The existence of business fraud at companies such as Enron, WorldCom, Tyco and maybe even AIG does not necessarily mean that there is more misconduct in big business than in any other relatively large organization, such as big government. Nevertheless, Mr. Spitzer and other prosecutors are publicizing these instances of business fraud to generalize arbitrarily against those who are easy and popular targets -- i.e., wealthy and apparently greedy businessmen.
That tactic plays well with the mainstream media, which enjoys portraying the morality play of Mr. Spitzer as the defender of noble egalitarianism fighting against the forces of corrupt capitalism. In the wake of such seemingly simple stories, many complex structured finance transactions -- which most prosecutors and journalists do not understand and do not perform the homework necessary to understand -- are unfairly and incorrectly portrayed as complex business frauds despite the fact that such transactions are beneficial to shareholders of the company and have been reviewed and approved by multiple professionals who are experts in such transactions. Moreover, with the inviting prospect of greater political rewards resulting from the favorable publicity, prosecutors such as Mr. Spitzer have dispensed with any notion of prosecutorial discretion in regard to investigating business executives over such transactions.
And for those who would respond -- "So what's the big deal? What's the problem with eroding the rule of law a bit to nail a few greedy business executives?" -- I would remind them of Sir Thomas More's advice to young lawyer Will Roper in the great movie, A Man for All Seasons. After Roper opines that it is acceptable to abuse the rule of law in order to achieve the laudable goal of prosecuting the Devil, Sir Thomas responds:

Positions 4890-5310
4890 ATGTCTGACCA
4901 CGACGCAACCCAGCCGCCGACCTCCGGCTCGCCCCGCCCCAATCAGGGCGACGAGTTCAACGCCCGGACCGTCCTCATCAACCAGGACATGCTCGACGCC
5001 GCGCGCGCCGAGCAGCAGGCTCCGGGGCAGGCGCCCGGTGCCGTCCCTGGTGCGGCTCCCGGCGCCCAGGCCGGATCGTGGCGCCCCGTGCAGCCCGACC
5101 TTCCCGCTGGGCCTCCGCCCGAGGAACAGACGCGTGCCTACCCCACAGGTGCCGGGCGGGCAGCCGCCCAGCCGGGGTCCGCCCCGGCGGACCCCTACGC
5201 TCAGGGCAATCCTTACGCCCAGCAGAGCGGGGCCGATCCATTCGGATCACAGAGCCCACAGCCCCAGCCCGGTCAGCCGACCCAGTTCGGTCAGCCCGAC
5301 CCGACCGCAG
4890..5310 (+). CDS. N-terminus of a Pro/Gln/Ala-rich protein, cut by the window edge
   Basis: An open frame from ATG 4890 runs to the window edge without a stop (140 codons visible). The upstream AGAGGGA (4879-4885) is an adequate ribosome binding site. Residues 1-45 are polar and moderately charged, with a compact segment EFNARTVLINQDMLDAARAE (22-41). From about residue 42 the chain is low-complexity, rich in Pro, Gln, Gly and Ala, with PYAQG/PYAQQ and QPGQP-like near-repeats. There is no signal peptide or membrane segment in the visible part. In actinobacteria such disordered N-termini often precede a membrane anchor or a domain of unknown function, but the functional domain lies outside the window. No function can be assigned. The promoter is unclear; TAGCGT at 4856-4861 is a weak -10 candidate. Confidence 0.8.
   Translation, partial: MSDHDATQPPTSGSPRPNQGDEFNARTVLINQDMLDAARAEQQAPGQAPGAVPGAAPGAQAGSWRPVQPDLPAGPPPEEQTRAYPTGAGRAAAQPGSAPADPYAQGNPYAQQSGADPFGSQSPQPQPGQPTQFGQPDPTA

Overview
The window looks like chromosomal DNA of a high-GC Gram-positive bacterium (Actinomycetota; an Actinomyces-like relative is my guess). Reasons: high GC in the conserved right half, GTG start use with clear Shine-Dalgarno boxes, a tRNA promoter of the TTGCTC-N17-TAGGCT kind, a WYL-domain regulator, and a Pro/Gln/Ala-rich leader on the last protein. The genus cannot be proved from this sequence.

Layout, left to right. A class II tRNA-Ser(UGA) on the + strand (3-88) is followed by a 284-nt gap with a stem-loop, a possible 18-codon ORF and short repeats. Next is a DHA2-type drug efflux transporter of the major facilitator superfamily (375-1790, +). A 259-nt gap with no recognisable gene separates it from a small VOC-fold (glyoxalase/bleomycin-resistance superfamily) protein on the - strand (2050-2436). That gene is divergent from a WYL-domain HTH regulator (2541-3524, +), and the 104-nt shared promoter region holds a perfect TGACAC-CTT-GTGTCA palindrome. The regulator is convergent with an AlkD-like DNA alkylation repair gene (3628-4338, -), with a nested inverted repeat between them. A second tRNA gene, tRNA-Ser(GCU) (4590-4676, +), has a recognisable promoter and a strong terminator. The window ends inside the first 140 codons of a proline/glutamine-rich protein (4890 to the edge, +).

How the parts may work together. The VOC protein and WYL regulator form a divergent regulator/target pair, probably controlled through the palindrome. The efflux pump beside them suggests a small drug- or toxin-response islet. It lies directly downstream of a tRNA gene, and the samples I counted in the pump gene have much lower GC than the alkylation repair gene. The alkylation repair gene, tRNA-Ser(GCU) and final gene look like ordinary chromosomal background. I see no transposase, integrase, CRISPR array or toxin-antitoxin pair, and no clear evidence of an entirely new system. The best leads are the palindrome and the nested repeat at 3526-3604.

"Oh? And when the last law was down, and the Devil turned 'round on you, where would you hide, Roper, the laws all being flat? This country is planted thick with laws, from coast to coast, Man's laws, not God's! And if you cut them down -- and you're just the man to do it, Roper! -- do you really think you could stand upright in the winds that would blow then?"
"Yes, I'd give the Devil the benefit of law, for my own safety's sake!"
Folks, even greedy business executives are entitled to the protection of due process in the face of the overwhelming power of government. Not only for their protection, but for ours.
Posted by Tom at April 19, 2005 5:20 AM |
Question - does Spitzer assume a fiduciary role once he starts an investigation such as Marsh & AIG. He literally controls the market place with his actions, i.e. stock value, lost jobs - by his threats of corporate indictment. Can we hold him responsible for all the little people who suffer as a result of his heavy handed tactics.
Posted by: IN THE TANK at April 19, 2005 7:22 AM
Under the Tank, nice thought, but I'm afraid that holding Spitzer responsible for deflating a company's stock price falls under the defense of sovreign immunity or "you can't sue City Hall"
Posted by: Tom K at April 19, 2005 11:43 AM
I understand your point but to use "the hammer", corporate indictment, which he has said in the past, is just a way to get a coporation off the dime so to speak, is a mis-use of his authority -- or do I just need to run for Govenor myself !
Posted by: IN THE TANK at April 19, 2005 1:29 PM